NOVEMBER 1, 2021
By Constantino Panagopulos
When Xiaohua Xu analyzed high- resolution satellite images of the 2019 Ridgecrest earthquakes, he found that they had lit up clusters of previously unknown faults in the surrounding crust that seemed to move backward immediately after the earthquakes.
The analysis, which was published in Science when he was a postdoctoral researcher at the Scripps Institution of Oceanography, solved a long unexplained problem about why Earth’s surface appears to slip less in deeper parts of the fault.
Now a research associate at the University of Texas Institute for Geophysics (UTIG), Xu wants to use the same technique to find faults in remote, inaccessible parts of the world. The aim is to learn more about the earthquake cycle and apply what he learns to refine hazard maps for earthquake hot spots.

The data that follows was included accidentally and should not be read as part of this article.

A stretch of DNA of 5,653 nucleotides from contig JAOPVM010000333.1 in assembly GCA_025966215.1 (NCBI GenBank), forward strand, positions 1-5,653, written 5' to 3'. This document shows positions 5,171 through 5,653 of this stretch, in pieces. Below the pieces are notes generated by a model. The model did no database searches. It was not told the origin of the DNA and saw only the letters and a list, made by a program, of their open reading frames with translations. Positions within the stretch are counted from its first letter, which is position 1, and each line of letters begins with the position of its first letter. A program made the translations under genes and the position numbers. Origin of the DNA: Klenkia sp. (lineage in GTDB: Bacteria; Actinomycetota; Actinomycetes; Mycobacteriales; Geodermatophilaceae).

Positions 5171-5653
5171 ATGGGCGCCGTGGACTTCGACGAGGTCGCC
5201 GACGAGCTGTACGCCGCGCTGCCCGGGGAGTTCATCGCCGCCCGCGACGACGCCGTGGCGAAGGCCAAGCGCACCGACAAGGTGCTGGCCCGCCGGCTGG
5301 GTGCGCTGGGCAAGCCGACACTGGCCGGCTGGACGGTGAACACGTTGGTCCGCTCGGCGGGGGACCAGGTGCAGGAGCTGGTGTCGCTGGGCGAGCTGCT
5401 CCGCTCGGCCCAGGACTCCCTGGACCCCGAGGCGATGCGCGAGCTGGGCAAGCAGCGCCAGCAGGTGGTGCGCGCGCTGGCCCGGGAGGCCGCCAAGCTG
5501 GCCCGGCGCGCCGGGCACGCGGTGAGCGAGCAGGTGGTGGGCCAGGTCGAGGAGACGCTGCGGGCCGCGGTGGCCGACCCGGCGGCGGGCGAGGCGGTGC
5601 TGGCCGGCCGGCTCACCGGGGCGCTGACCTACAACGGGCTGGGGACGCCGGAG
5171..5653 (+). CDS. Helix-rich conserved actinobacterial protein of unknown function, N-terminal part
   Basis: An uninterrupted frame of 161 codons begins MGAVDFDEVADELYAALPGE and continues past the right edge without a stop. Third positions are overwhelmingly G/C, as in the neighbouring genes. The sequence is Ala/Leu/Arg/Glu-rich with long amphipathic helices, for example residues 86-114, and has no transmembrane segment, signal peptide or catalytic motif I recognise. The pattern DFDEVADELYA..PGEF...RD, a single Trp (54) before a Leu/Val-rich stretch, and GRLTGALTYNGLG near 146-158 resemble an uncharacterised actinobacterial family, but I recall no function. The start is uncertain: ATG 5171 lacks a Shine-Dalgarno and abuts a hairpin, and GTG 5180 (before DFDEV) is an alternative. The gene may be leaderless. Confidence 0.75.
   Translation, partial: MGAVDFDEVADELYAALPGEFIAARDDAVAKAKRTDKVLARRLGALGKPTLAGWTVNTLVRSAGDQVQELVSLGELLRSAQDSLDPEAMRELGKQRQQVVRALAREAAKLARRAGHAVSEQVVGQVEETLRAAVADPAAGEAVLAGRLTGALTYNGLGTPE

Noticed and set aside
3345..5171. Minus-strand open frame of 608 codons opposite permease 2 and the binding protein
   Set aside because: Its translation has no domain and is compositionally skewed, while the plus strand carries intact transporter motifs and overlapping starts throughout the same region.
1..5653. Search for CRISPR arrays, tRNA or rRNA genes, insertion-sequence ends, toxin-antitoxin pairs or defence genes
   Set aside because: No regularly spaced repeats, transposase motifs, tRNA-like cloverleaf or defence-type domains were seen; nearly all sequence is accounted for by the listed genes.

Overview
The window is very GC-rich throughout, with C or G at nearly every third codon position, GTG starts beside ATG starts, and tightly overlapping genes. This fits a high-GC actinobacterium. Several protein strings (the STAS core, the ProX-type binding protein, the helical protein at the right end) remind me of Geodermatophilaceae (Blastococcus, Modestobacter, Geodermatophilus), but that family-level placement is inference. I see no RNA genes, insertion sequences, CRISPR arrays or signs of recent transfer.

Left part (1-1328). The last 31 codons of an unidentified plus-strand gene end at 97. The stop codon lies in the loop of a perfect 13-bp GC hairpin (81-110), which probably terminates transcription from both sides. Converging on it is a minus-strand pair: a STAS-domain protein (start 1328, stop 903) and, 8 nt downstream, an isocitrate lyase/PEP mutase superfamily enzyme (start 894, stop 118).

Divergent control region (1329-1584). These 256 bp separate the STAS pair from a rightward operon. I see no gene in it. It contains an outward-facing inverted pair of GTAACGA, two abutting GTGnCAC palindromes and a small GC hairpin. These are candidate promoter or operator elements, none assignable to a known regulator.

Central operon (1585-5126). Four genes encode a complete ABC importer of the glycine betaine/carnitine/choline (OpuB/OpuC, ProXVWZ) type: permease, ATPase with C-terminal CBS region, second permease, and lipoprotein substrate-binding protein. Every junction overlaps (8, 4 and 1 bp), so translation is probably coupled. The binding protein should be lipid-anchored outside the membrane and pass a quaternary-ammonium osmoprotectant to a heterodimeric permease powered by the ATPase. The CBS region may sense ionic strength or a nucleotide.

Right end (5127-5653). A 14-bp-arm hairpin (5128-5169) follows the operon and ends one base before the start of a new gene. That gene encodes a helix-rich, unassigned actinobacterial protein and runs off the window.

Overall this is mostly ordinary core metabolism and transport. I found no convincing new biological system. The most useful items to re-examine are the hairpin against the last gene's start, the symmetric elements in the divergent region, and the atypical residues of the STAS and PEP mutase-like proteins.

“When I was studying for my college entrance exams in 2008, there was a big earthquake that killed a lot of people in China — the Wenchuan earthquake,”
Xu said. “I decided that by studying geophysics, I could help reduce the hazard of such events.”
Xu grew up in Dongying, near the mouth of the Yellow River, a region once famous for its petroleum resources. He earned a degree in geophysics at the University of Science and Technology of China before coming to the U.S. to join the doctoral program at Scripps. There, he was introduced to the idea of using geodesy — the study of the Earth’s surface — to look at earthquakes.
In 2014, Xu helped develop GMTSAR, a widely used opensource program for turning satellite data into millimeter-scale deformation maps of Earth’s surface. It’s the same software he used to reveal Ridgecrest’s backward- moving faults.
“Discovery is the really fun part of my work,” Xu said. “When new data tells you something you didn’t know, that’s a really good feeling.”
UTIG Director Demian Saffer said that Xu’s experience with satellite data and geodesy adds a new capability to the institute’s geodynamic, earthquake and ice sheet research.
“He brings a formidable skillset in satellite geodesy and remote sensing approaches that will provide a foundation for exciting and impactful science, as well as for a wide range of new collaborations across the Jackson School,” he said.
Originally published in the Jackson School’s 2021 Newsletter.